The Amazing Race

Trip Start Nov 05, 2010
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Trip End Ongoing


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Where I stayed
Doha International Airport

Flag of Qatar  ,
Monday, March 19, 2012

We decided to have a stopover of 20 hours to take in some of the sights and sounds in Doha, Qatar. Since we enjoyed Oman so much, we were curious to explore another Middle-Eastern country.  We heard that Doha was similar to Dubai in the way they were expanding and building so much.  We did the research this time, Doha granted visas on arrival for $25US each which was up our price alley.  One day was enough to give us an idea if we wanted to come back for a longer stay. With our bags checked in, we were free to let loose and had 5 main attractions to experience.

The list was as follows:


1)      Walk along the Corniche

2)      Shop at the Souq Watif (market)

3)      Visit the Museum of Islamic Arts

4)      Eat lunch at an Arabian restaurant

5)      Visit the Doha city centre shopping mall

Souq Watif
This market was designed to look like how it did 50 years ago.  It was only opened a year ago and did not have the vibrancy associated with Indian or Asian markets. Most stalls were unoccupied and the coffee shops were full of Arabs in traditional clothing who did not smile or speak a word of English. The place appeared to be a tourist draw, without life of its own.


Museum of Islamic Arts
It was one of the most modern and awe-spiring works of art! We've visited many museums on this trip and this one looked like it was going to lift off anytime and rocket into space! The museum was designed by a French architect and surrounded by a lovely waterfront park. The tickets were free which was a plus! The collections included works from all over the Muslim world, including a sword that allegedly belonged to the Mughal Emperor Shah Jahan, Turkish mosaics, Persian Rugs and old Arabian calligraphy. Only two floors of the museum were full of artifacts with two more floor vacant. With the size of governments bank accounts we suspect the museum will be filled in no time.

Yemeni food
We picked an authentic restaurant to have lunch.  Just by peering in the windows we could see locals all dressed in the Arabic head scarves and turbans.  The restaurant was huge - it had one big dinning hall with 2 smaller rooms attached.  The smaller rooms just had a nice big carpet spread throughout where men ate and sat together.  The tables were reserved for families and foreigners like us.  It took us longer then usual to pick what to eat because mostly all the dishes had some form of mystery "meat."  Sasha ended up eating lots of bread and rice with salad.  While Dasha, ordered some fish and veggies.  For a moment, we looked at each other wondering what it would like to eat in other Middle-Eastern countries we planned to visit.  Oh well, there’s always the fallafel! (We hope).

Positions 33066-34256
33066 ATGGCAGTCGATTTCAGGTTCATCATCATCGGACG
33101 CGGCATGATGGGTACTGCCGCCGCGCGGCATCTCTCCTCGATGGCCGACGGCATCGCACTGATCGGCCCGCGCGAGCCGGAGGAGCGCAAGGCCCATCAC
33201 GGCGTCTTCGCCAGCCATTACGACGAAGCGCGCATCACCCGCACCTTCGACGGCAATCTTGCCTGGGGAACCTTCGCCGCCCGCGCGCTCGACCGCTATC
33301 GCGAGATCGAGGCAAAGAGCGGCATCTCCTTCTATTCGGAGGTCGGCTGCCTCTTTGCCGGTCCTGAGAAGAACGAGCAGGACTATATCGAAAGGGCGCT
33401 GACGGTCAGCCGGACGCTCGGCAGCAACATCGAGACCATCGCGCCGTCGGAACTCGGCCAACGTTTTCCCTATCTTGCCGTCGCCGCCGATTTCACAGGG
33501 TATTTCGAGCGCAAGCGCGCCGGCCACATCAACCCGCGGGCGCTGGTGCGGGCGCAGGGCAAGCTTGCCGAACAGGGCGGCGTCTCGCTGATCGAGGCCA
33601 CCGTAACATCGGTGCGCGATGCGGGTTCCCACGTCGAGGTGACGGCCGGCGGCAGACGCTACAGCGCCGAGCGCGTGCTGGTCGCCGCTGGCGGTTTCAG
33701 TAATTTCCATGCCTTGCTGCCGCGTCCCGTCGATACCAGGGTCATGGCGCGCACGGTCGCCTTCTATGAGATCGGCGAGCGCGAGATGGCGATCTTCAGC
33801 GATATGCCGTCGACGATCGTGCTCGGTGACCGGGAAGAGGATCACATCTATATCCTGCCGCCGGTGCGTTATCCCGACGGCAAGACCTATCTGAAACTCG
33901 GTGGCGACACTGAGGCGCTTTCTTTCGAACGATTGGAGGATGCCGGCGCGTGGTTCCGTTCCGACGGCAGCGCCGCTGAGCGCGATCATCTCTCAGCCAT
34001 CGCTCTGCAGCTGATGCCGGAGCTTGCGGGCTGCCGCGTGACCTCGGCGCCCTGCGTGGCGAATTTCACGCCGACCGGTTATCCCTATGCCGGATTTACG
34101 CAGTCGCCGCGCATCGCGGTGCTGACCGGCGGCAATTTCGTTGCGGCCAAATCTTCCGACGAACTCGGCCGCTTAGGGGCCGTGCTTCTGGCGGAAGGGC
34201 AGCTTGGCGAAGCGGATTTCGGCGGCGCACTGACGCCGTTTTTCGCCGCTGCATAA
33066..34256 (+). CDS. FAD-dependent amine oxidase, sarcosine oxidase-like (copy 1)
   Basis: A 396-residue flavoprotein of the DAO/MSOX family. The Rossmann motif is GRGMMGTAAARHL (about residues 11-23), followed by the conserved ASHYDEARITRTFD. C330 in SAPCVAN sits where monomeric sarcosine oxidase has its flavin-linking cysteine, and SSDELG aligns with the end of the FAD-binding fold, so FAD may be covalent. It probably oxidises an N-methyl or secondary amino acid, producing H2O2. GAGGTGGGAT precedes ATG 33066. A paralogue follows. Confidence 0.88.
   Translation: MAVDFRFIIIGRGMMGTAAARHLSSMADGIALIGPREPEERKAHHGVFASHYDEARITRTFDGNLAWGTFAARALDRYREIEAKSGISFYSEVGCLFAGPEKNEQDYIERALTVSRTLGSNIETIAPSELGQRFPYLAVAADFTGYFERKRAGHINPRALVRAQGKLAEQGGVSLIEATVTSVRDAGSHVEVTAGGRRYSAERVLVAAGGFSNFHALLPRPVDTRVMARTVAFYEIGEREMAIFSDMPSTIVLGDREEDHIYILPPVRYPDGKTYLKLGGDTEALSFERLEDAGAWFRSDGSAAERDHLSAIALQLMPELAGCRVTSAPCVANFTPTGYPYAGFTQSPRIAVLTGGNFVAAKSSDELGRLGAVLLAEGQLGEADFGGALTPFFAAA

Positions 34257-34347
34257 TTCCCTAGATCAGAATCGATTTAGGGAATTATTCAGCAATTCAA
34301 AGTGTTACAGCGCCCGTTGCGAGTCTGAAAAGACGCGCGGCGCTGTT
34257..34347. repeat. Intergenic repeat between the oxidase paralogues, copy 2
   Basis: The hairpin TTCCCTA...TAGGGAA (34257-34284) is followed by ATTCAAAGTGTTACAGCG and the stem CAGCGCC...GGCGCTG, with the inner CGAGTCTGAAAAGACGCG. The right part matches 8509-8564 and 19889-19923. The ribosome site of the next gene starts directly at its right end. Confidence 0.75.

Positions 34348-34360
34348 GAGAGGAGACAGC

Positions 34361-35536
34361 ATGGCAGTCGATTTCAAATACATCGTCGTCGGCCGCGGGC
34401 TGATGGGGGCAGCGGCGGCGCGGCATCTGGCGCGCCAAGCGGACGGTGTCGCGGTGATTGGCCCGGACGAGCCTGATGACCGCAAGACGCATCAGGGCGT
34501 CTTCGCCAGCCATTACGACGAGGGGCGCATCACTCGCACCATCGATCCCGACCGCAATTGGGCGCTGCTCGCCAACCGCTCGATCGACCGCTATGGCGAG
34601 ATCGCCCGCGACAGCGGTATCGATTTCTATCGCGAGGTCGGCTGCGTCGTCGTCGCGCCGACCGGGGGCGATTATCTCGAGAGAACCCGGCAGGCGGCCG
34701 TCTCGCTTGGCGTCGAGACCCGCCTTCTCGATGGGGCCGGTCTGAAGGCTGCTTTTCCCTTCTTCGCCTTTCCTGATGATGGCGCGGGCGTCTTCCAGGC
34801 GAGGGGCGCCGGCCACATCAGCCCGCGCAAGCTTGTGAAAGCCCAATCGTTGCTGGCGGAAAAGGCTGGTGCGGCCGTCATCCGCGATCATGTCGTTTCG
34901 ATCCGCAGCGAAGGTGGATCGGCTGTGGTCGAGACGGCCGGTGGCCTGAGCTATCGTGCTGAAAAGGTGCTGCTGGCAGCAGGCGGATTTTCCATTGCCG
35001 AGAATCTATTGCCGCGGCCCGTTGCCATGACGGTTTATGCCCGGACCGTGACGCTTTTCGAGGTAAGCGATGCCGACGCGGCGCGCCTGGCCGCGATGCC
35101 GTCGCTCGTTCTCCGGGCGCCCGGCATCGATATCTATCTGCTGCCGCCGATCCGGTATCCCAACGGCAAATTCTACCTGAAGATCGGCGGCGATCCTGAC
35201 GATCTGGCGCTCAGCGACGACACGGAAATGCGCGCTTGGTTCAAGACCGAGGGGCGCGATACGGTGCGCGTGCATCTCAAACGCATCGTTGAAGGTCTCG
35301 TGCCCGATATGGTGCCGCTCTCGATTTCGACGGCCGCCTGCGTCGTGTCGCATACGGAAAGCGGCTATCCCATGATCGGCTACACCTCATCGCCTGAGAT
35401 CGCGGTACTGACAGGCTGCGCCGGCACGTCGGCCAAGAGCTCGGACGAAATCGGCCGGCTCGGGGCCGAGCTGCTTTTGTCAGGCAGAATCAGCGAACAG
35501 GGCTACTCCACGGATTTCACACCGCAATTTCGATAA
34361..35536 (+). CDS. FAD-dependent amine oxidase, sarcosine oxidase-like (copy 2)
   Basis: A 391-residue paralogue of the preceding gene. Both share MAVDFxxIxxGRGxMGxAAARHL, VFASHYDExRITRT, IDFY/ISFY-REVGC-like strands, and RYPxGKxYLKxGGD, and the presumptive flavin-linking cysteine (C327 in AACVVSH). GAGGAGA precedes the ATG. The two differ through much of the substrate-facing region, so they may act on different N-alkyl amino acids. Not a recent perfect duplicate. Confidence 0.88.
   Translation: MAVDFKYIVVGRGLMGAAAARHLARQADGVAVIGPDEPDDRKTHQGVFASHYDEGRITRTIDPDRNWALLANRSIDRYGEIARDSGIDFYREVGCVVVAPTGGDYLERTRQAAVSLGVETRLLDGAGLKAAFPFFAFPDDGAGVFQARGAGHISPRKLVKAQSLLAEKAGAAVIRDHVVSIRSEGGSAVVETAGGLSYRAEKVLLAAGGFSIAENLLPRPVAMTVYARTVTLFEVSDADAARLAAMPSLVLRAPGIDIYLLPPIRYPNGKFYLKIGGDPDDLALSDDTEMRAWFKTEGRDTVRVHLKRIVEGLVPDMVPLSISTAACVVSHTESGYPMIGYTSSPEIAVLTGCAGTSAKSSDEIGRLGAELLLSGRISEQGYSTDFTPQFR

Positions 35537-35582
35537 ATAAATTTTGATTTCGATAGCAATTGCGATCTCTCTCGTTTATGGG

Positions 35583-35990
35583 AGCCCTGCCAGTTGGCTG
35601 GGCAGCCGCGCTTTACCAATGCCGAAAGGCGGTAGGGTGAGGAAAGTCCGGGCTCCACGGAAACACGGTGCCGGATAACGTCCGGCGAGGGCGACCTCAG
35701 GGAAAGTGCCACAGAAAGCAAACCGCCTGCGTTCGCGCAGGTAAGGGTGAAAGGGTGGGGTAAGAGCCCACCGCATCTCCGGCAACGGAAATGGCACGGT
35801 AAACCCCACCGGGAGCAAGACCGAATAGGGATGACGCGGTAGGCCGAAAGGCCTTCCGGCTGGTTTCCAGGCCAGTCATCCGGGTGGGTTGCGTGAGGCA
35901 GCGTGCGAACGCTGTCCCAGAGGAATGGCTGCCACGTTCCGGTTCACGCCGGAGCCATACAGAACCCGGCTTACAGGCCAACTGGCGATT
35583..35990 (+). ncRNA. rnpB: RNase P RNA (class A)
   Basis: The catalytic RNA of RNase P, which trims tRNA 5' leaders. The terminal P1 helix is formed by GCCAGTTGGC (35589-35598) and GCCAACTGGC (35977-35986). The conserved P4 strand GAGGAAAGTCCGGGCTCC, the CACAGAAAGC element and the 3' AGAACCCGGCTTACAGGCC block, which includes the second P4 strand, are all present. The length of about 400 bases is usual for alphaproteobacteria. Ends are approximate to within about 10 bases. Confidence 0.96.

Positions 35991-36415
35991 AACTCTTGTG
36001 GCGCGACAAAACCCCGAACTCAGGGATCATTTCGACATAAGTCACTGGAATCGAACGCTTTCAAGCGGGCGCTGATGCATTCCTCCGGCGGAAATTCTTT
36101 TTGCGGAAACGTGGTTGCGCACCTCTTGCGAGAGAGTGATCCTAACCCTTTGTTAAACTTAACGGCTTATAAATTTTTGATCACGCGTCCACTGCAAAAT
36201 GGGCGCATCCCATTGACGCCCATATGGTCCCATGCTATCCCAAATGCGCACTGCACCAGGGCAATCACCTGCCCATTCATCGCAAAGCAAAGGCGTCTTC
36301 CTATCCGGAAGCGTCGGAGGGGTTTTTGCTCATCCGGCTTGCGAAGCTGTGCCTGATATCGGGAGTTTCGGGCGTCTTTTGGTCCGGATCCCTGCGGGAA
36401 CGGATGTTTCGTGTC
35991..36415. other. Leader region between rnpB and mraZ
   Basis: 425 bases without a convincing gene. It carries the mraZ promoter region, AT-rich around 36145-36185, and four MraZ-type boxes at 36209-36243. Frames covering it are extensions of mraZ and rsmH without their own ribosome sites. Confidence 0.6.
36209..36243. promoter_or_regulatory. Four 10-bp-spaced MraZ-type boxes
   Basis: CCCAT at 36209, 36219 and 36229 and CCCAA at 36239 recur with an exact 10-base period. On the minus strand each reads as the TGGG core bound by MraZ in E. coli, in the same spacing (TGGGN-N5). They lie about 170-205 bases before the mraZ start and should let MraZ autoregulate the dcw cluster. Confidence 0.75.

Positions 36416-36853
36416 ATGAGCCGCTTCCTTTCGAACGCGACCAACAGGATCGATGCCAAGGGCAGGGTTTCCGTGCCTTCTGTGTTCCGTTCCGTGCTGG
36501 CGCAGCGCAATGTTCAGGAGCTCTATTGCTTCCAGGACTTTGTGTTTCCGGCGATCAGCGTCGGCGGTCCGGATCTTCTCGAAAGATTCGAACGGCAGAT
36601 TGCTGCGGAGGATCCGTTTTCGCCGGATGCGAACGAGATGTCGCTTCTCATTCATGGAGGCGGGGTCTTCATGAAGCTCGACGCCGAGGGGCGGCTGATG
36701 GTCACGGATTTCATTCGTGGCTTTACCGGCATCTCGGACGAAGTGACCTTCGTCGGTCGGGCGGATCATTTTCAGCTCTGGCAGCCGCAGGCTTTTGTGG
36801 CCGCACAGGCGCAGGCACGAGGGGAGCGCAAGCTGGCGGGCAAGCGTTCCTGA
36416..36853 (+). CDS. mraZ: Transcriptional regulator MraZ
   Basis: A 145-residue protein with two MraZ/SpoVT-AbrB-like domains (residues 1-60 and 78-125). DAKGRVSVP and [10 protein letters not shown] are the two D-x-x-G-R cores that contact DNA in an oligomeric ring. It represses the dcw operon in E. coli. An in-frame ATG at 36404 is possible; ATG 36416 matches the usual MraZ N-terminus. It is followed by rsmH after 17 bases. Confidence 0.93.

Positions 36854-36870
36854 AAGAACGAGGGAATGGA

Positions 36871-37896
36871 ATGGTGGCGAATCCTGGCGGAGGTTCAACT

The Corniche
The waterfront of Doha was similar to the waterfront of Muscat (and Toronto) that it had a highway running through it. Between the road and the waterfront there was a park where foreign worker slept in the afternoon and expatriates jogged in the evening. Unlike Muscat, there were no businesses such as shops and restaurants. Doha was clearly not built for people. It was built for cars passing through waterfront as fast as traffic permits. As we walked we passed by Arab men dressed in traditional white robes surrounded by four veiled women each. We will never find out if those were the wives (the Quran allows four to each believer), daughters or female relatives. The difference between them was only in height. On the other side of the bay we enjoyed the view of the skyline. Every building featured a crane on top. Apparently, the total value of projects under construction is estimated to be about $160B. Sasha understood why they were granted the 2022 World Cup. No other nation could possibly afford it. Only Allah knows what such a small country will do with twelve brand new stadiums after the tournament is over.


City Centre Doha
There were 2 malls that we wanted to visit but ended up at City centre because it was closer to the airport.  Like the malls in Oman, this one was identical in the set-up and had the same Western type stores like Aldo, Starbucks, and Garage etc. By this time we were slightly tired so we decided to catch a flick.  “The Vow” was playing so we watched the movie until it was 11:30pm. It was the perfect time to get back to our comfortable and free hotel, chez la airport.

Unlike Abu Dhabi, there were no comfortable chairs designed for sleeping. The Muslim prayer room looked like a hostel with people lying on a carpet using their bag as a pillow. We thought to taking a snooze in there but didn't want to be separated.  So we choose the hard as rock chairs to sleep in.

Although we were ready to get some shut-eye we couldn’t help but anticipate the next leg of our adventure in Africa.

By tomorrow this time around, we will be in one of the most exotic continents in the world.

SD


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